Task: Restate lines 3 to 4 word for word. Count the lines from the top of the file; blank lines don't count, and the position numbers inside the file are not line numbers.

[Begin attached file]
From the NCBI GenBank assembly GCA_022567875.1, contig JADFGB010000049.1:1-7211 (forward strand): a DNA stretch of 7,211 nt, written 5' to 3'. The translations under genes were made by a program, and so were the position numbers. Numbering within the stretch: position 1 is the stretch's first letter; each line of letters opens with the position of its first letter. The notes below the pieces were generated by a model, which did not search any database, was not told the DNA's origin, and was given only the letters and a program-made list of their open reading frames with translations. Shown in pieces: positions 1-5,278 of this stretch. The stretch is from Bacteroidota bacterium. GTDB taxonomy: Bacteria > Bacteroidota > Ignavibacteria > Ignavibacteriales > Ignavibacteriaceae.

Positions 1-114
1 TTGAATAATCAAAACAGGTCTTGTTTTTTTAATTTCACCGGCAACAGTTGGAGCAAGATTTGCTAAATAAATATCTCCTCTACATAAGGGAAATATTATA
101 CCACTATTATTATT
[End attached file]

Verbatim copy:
1 TTGAATAATCAAAACAGGTCTTGTTTTTTTAATTTCACCGGCAACAGTTGGAGCAAGATTTGCTAAATAAATATCTCCTCTACATAAGGGAAATATTATA
101 CCACTATTATTATT